What if wallets would hide how payments work, hide those addresses? Beth's phone wallet will no longer need to check the Bitcoin network all the time to see if money is coming in. In fact, it could be 100% offline, where the wallet only communicates via private networks (QR codes, NFC or bluetooth) with other bitcoin wallets.

The downside of such a wallet is that Beth needs to actually see her dad in the flesh once a week to receive her allowance. The benefits are privacy, being much harder to hack, not needing Internet and allowing a new set of wallets to be created, as I explain in the next part.

There are currently no full hardware-wallets

Bitcoin wallets are confined to desktops / laptops and smart phones. The largest part of the reason for this is explained in the previous part. The (incorrect) perception of how bitcoin payments work led to the requirement of online wallets.

Even the most expensive hardware wallets have the requirement to connect to the internet (via a phone or a computer) when making a payment. To the best of my knowledge there exists no wallet that allows me to pay another wallet by those two wallets just exchanging their funds.

At its most basic level a Bitcoin payment is a small file, smaller than even the smallest images on this website, which you send out to the world. There isn't even any secrecy required and apart from the obvious camera or bluetooth systems you could have two wallets using audible morse-code to complete a payment in a store with no risk of money getting lost! So why has nobody even attempted to make such a wallet?

The bottom line is that most wallet makers seem to completely miss the following fact when designing their wallets;

When a payment is sent between two parties that don't need to trust each other, at most 1 is required to be internet connected.

In the vast majority of day to day payments people send payments between customers and merchants. Merchants are store owners or market salesmen etc. Much like when you go to a store and use your card to pay, the merchant wants to be online to double check everything and make things fast and smooth. But you don't want to be online if you can help it.

So what would a wallet look like that solves all the problems highlighted in this post?

People would have a credit-card sized Bitcoin-wallet that looks much more like a credit card than it does appear to be a computer. The computer capabilities of this wallet are quite minimal, it needs to be able to store some private keys and sign pre-made transactions and send them over NFC or QR code to the merchant. It never needs to connect to Wifi or cellular networks. Internet is unneeded.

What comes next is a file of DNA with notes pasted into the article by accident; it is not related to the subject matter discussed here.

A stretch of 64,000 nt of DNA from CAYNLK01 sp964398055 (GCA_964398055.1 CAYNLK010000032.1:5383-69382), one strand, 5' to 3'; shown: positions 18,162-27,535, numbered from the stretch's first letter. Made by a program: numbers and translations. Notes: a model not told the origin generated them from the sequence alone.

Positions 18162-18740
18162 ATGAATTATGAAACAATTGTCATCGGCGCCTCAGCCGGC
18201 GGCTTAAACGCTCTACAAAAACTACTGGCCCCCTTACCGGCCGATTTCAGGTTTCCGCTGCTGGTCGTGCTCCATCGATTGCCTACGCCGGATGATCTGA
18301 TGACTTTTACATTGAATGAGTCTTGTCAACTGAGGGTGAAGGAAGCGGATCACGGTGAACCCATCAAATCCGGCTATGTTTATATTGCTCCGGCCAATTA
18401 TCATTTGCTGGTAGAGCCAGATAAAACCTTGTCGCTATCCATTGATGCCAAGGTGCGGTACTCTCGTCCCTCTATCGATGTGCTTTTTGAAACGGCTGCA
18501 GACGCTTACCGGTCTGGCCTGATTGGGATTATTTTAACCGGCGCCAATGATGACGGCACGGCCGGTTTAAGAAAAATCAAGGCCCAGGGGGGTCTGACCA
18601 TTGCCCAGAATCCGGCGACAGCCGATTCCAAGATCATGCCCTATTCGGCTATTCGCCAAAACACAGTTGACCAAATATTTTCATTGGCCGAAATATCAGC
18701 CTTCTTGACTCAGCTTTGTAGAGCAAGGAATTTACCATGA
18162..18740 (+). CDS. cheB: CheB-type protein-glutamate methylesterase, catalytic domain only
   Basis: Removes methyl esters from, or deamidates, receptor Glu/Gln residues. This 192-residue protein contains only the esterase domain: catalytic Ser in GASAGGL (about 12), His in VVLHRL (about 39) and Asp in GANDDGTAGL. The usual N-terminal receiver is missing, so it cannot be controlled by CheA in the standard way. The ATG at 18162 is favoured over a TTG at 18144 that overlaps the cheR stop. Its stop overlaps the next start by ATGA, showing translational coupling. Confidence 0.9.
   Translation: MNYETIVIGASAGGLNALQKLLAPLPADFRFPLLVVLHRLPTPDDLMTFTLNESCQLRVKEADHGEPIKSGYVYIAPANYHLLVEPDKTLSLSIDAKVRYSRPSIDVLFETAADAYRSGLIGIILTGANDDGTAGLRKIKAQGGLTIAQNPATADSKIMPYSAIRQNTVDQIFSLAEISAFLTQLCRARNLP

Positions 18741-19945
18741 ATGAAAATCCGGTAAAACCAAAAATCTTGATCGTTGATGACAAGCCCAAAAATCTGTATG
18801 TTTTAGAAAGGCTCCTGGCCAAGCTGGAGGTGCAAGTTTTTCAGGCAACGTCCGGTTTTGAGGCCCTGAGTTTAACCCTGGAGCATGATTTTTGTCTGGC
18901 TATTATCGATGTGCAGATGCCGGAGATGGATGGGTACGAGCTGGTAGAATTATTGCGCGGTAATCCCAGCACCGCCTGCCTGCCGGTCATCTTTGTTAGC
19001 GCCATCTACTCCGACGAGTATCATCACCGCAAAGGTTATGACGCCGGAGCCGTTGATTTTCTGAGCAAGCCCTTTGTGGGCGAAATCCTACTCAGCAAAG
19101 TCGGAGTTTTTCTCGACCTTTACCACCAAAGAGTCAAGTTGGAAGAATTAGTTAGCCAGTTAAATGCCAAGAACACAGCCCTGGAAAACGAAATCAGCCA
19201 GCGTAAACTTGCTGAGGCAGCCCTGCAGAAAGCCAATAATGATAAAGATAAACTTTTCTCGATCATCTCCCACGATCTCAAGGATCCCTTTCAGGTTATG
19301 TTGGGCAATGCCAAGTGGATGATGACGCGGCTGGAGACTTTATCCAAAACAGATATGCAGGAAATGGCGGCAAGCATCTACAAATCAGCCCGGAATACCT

Beth walks into a store and buys some soda. The counter states an amount and she indicates she wants to pay with her Bitcoin Cash Immediate-Debit Card. The merchant has a point-of-sale (POS) device that prepares a transaction of the right amount, and Beth hovers her wallet over the POS device which does a couple of things in less than a second.

First the POS device sends the transaction template to the wallet, then the wallet finishes the transaction by funding and signing the transaction and last the wallet sends the updates back to the POS system. The POS system is online and can check in about 3 seconds that the transaction is correct and not double-spent. Payment complete!

This means that this credit-card sized wallet with a fitting POS system can do payments where security of payment takes no more than 3 seconds. For small amounts or regular customers you can set the security level to have it take less than 1 second.

Topping up the wallet can be done in much the same way, Beths dad gets a template transaction from the wallet which he can set the amount for and he can fund and then send to the wallet. In this case the sender is responsible to get the transaction mined, by broadcasting it to the Internet.

The vast majority of people today would benefit from such a simple wallet where they can fill it up at home or at the bank and use it to spend those funds anywhere, and for practically free. Very much like we use a simple wallet with paper money today.

To be clear, current wallets would not go away. People can use smart phones, desktop machine with wallets and everything else. Merchants likely need their own designed wallet. But if we want to make Bitcoin easy for the majority of the people then we need a new wallet for them.

Would you like such a secure, but easy to use hardware wallet? Do you think your family would use such a payment system? Let me know below!

Responses


RE: Everything you know about Bitcoin wallets is wrong

by @Big_Bubbler

Good points!

and here is more words for the HC minimum comment letter count.